Jake M. Smith
More didactic than dialectic, it’s a shame that renowned director Peter Brook’s latest creation, The Grand Inquisitor, fails to live up to expectations.
Its set comprised of a central elevated square in front of bare brick walls and a pair of ordinary chairs, the play’s two actors are the center of attention in this 80-minute adaptation of the famed “grand inquisitor” section of Fyodor Dostoyevsky’s The Brothers Karamazov, an epic-sized novel of which this dramatic segment represents just a part. The problem here (and it’s a big one) is the complete lack of dramatic tension throughout.
In the source novel, the story of the grand inquisitor is told as a parable by one character to another as a means of highlighting the restrictive nature of individual freedoms. In the story, Christ returns to Inquisition-era Seville, performing miracles amidst the poor townspeople only to be arrested and accused of inspiring humanity to strive for greater things than mere blind faith.
Here, director Brook (whose work with the Royal Shakespeare Company and must-read theatre manifesto The Empty Space have been hailed worldwide) takes a presentational approach to the material. Bruce Myers’s narrator, after setting the scene, soon dons the sobering robes of the inquisitor and ceremoniously takes on a new – and far less objective – role in the proceedings. Throughout, he walks in circles around the central platform, occasionally raising his voice to a thunderous bellow, his hollow eyes harboring a depth more profound than anything contained within the text itself.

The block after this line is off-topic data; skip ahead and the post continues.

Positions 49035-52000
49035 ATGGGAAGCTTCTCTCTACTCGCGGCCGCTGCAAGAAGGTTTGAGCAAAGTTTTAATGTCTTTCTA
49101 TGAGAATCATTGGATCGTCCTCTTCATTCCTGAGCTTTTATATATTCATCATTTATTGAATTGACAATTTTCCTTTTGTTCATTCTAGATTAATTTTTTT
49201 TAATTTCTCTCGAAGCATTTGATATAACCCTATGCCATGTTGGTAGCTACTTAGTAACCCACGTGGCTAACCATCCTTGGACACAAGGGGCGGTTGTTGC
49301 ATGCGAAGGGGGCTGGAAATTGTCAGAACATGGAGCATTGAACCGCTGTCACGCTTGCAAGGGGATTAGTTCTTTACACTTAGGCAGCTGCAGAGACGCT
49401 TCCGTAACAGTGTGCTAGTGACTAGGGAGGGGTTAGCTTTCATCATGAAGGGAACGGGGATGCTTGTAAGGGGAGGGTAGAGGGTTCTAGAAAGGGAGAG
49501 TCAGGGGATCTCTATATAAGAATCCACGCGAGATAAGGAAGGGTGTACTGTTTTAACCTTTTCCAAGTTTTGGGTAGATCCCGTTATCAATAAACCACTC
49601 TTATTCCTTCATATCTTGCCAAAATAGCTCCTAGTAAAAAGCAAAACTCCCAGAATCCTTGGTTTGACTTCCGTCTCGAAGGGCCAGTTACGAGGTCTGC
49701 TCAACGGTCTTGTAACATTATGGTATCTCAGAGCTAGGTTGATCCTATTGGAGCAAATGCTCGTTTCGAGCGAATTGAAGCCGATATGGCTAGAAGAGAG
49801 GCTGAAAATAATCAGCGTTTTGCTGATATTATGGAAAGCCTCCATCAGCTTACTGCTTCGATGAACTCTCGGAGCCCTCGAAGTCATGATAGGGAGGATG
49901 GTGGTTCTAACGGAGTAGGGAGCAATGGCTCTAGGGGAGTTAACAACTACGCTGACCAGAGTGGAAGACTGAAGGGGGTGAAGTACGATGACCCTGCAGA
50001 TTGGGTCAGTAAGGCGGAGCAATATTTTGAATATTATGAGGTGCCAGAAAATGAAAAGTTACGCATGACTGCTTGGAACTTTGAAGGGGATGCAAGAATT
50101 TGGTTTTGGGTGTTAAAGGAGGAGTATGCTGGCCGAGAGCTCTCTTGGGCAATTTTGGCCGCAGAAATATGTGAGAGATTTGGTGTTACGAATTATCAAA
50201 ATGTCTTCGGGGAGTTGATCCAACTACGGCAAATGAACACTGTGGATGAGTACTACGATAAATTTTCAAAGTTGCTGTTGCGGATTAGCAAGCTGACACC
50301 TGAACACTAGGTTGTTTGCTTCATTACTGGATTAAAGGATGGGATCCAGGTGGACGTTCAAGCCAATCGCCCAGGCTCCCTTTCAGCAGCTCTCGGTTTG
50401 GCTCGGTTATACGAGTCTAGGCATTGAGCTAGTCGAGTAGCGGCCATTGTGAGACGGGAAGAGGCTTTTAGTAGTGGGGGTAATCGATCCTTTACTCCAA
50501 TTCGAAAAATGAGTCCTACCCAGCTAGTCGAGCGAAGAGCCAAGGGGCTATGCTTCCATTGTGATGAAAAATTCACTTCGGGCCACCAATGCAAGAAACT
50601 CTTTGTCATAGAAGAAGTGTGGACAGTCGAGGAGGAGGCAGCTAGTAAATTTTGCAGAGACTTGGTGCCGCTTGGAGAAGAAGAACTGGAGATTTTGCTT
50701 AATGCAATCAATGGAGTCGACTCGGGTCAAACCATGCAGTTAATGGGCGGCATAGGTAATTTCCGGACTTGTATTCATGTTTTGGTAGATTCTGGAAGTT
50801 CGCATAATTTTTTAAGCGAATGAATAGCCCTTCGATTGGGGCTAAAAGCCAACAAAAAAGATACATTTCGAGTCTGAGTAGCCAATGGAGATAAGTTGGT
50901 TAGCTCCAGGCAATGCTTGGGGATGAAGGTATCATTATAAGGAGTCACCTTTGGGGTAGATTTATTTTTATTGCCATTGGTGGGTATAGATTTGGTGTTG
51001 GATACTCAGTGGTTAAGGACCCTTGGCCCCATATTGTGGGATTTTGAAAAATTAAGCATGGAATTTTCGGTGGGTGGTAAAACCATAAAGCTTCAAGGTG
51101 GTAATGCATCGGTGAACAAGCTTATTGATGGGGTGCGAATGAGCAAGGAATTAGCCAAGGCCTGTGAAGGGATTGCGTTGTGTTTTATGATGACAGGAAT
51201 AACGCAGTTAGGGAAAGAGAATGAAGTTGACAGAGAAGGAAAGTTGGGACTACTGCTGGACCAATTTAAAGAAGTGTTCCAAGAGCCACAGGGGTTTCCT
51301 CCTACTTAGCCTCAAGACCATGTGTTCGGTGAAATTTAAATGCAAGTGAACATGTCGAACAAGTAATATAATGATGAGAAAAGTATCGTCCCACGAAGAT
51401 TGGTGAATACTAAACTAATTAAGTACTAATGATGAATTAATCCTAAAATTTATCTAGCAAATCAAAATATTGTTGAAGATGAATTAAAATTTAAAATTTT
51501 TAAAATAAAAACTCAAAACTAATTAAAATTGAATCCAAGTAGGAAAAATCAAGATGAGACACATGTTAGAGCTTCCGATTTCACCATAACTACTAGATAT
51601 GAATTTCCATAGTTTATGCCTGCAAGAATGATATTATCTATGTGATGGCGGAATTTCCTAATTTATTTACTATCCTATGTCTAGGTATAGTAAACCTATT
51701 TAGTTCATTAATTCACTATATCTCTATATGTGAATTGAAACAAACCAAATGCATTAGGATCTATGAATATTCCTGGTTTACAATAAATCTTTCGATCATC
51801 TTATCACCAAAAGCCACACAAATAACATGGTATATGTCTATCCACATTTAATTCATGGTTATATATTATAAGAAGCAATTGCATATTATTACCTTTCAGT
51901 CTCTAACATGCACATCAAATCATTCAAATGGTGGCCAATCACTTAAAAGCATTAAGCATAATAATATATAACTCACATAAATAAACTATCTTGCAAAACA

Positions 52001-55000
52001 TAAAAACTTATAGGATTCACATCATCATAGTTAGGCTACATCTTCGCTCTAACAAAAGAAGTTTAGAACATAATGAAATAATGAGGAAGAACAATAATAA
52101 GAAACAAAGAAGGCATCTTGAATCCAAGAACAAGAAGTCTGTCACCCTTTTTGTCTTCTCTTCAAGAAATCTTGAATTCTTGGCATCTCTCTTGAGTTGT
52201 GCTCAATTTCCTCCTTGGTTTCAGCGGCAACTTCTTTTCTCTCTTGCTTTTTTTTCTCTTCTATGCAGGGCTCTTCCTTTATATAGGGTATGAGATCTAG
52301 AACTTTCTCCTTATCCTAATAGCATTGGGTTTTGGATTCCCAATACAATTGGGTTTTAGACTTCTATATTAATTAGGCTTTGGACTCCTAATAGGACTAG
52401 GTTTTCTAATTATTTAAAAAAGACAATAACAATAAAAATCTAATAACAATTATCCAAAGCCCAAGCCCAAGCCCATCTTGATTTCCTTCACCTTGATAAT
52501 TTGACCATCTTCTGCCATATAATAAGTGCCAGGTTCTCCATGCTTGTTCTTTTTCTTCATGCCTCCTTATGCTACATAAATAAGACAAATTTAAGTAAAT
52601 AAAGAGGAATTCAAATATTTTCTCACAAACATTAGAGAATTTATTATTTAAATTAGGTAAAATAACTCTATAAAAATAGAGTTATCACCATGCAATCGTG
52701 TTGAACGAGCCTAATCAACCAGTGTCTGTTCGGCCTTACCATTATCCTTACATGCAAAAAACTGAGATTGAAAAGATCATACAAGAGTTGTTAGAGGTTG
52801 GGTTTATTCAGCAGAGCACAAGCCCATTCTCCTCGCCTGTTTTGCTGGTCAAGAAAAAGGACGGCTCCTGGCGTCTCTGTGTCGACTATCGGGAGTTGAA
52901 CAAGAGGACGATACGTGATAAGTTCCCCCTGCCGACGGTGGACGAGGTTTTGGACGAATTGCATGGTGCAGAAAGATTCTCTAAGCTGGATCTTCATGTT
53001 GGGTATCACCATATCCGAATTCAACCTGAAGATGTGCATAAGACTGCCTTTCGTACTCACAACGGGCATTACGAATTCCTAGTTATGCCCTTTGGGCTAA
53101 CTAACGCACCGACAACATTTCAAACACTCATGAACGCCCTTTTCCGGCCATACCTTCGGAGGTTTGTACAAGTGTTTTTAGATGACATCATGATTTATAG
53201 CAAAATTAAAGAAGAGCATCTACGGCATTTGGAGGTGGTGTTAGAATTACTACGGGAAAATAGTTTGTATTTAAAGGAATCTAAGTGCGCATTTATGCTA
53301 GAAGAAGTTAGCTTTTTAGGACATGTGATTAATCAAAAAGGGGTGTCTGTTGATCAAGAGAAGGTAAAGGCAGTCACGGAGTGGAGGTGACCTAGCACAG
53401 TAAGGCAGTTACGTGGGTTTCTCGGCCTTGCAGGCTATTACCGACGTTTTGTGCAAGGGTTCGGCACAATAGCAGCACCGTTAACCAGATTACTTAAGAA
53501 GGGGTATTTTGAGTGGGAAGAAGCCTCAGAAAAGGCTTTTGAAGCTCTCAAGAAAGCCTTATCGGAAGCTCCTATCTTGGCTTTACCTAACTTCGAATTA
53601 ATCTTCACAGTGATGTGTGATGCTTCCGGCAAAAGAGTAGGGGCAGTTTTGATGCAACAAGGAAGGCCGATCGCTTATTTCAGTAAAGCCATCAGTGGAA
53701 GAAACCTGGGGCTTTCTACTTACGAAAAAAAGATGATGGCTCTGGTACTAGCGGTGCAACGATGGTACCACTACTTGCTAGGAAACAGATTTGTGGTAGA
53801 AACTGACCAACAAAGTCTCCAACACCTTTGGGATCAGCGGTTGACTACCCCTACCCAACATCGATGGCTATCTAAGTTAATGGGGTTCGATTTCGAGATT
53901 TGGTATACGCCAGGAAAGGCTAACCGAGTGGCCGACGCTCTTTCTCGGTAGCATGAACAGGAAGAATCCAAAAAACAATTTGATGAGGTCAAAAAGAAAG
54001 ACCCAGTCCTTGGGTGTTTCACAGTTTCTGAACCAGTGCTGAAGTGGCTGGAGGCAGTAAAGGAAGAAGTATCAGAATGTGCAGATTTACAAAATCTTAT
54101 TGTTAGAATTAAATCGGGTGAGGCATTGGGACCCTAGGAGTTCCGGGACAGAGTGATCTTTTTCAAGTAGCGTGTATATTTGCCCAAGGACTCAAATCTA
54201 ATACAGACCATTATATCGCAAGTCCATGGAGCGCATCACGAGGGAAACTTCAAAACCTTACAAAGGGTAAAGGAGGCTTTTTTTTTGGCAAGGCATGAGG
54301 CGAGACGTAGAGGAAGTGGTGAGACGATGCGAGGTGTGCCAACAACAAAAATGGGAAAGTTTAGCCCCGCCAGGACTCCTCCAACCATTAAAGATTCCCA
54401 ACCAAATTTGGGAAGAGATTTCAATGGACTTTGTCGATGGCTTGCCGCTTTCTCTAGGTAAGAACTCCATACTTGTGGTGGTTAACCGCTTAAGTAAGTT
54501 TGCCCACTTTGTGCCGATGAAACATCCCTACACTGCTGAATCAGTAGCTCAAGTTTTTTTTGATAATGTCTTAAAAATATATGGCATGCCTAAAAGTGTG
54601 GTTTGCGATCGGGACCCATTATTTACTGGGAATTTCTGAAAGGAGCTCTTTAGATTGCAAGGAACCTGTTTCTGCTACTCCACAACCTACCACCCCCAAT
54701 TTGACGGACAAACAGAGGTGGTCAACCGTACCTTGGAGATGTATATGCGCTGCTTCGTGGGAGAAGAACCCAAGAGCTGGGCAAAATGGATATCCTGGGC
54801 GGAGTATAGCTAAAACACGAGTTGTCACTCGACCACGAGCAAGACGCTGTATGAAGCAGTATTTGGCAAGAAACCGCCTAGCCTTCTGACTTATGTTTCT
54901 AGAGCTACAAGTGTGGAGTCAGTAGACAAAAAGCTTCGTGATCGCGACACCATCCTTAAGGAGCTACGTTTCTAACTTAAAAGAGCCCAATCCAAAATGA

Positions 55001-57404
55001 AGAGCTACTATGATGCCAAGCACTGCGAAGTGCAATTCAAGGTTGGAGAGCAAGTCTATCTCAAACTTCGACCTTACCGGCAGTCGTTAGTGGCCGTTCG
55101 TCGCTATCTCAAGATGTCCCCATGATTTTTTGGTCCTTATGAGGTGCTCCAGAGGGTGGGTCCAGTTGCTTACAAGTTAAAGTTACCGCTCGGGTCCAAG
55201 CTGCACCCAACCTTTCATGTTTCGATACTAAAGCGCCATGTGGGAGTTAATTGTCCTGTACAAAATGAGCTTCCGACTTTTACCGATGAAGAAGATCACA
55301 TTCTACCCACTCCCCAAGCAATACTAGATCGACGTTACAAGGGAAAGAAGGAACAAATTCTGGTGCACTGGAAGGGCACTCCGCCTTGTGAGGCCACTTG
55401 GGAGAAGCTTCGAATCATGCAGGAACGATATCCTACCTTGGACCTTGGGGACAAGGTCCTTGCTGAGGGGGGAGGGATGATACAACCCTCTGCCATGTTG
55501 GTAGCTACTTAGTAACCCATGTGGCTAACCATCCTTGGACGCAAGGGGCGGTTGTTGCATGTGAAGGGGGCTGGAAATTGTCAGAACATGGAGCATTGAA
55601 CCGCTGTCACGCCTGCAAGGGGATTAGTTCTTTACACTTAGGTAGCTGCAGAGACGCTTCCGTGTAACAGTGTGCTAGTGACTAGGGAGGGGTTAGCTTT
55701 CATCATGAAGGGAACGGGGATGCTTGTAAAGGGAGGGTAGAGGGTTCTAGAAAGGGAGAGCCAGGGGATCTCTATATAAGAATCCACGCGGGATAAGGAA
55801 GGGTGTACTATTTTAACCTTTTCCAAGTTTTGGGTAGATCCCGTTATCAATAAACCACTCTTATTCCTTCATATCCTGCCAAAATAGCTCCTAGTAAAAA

The problems here lie mainly in the adaptation, by Marie-Helene Estienne; without any dramatic arc to speak of as regards the central character of the inquisitor, the end result is decidedly short on spark. Sure, the topics on hand are thought-provoking, but without a clear conflict what we’re given is instead unyieldingly static. In fact the very last line of the play (it’s not really giving much away) is, “…He stays with his idea,” a telling sign of the play’s misguided stalwartness. It’s sturdy, it’s self-important, but it’s ultimately all talk.
As the inquisitor presents the case against Christ, the holy son listens calmly from a corner of the interrogation cell. Never once does the character of Christ speak; it’s in his silent, redemptive presence that we’re meant to find meaning in this piece, but without an exchange between the two – or at least something within the inquisitor’s argument to set off some sort of change – there’s no chance for either character to elicit any tangible sentiment.
The work of drama in its most diluted essence is to present an audience with a story, however loose. In The Grand Inquisitor what we get is instead a barrage of words, some meaningful, none of them adding to anything more cohesive than a half-formed argument in great need of some character development.